Most guitarists begin playing by learning a few chords. We all remember the thrill of playing our first song after discovering how to form our fingers into distinct shapes and then placing them on the appropriate frets. From that point on, the song list may grow and the chords may become more varied or complex, but the thrill of turning chord shapes into music never dies.
Opening the door to chords and song playing on an instrument as complex as the guitar unfortunately carries no guarantee of an intimate relationship with harmony. However long the list of memorized chord shapes becomes, the notes within the chords may remain a mystery and attempting to determine which chords are in a song can feel like nothing more than an exercise in frustration. What is it about harmony that is so alluring and yet so elusive?
Aspects of the Principal Elements of Music
Of the three principal elements of music (melody, harmony and rhythm), melody boldly claims the leading role. Melody is the part of the music that you hum or whistle. It is the part that sticks in your head (whether you want it to or not!) and the part that most often embodies the selling points of a song. When you want to bring a song to mind for a friend, you sing the tune, or melody. If a song has lyrics, they will ride on the melody, attaching in such a way that the emotions of each become inseparable from the other. No one fails to notice a melody.
The next element in terms of strength is rhythm. Rhythm is visceral and primal. It requires little effort to perceive, as it seeks and steals our attention. Rhythm provides a foundation and support for the whole of a song. Without rhythm, melody becomes vague and difficult, if not impossible, to catch, hold or comprehend. Rhythm is what gets you on your feet at a concert, motivates you toward energetic action in your household chores or prompts you to drum unselfconsciously on the steering wheel of your car at the stoplight. Rhythm is what grooves, swings or rocks!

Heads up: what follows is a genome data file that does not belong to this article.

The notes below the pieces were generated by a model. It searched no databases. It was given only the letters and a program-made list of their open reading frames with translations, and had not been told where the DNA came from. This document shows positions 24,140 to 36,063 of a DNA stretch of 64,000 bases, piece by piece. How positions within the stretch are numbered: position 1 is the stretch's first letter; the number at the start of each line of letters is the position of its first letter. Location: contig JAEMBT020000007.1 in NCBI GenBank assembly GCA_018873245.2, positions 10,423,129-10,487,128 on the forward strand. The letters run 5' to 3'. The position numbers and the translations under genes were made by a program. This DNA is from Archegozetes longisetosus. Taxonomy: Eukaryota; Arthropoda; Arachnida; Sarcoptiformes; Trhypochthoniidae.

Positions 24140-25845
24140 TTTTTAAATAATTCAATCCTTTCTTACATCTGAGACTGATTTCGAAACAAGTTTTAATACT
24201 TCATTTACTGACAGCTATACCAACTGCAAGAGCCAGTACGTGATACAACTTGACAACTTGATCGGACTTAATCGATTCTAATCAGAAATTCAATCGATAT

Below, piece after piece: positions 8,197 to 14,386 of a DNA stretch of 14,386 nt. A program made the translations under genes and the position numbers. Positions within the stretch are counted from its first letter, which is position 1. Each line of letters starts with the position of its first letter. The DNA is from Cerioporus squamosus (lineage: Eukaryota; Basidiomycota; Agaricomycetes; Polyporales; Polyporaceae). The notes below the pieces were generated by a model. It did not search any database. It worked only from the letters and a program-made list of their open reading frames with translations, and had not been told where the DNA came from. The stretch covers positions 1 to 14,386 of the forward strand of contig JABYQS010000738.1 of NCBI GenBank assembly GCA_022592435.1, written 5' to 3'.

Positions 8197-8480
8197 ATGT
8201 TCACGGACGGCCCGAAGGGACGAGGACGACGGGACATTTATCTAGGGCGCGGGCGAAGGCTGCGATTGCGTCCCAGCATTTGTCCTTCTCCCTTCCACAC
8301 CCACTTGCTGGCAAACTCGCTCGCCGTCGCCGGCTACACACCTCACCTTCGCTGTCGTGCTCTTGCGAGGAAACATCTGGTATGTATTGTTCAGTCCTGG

Harmony, however, is more subtle and complex than the other two principal elements and may therefore be overlooked or underrated by the untrained ear. Harmony is more than a decoration or dressing for the song – it is a fundamental aspect of the structure. But while fulfilling the weighty role of a structural component, harmony is likely be received by the listener as an emotional or sensual quality – one which evokes feelings such as fullness, sweetness, lightness, darkness or any range of moods. Harmony in music is like that taste in a dish that although difficult to identify, is responsible for binding and refining the more obvious flavors, thereby sparking both a need to unravel the mystery of the recipe and a desire to indulge more deeply in its richness.
Where and How Do You Find It?
When you listen to guitar accompaniment or the vocal tracks on a song you are listening to harmony – but how do you hone your ability to extract the individual notes for analysis, study or replication? The key is to open into the right brain, hone your concentration on a single harmonic line and sing what you hear! Singing a note allows you to find and confirm it. In order to achieve efficiency, consistency and accuracy in the search for a note or musical line, singing must precede playing on the instrument.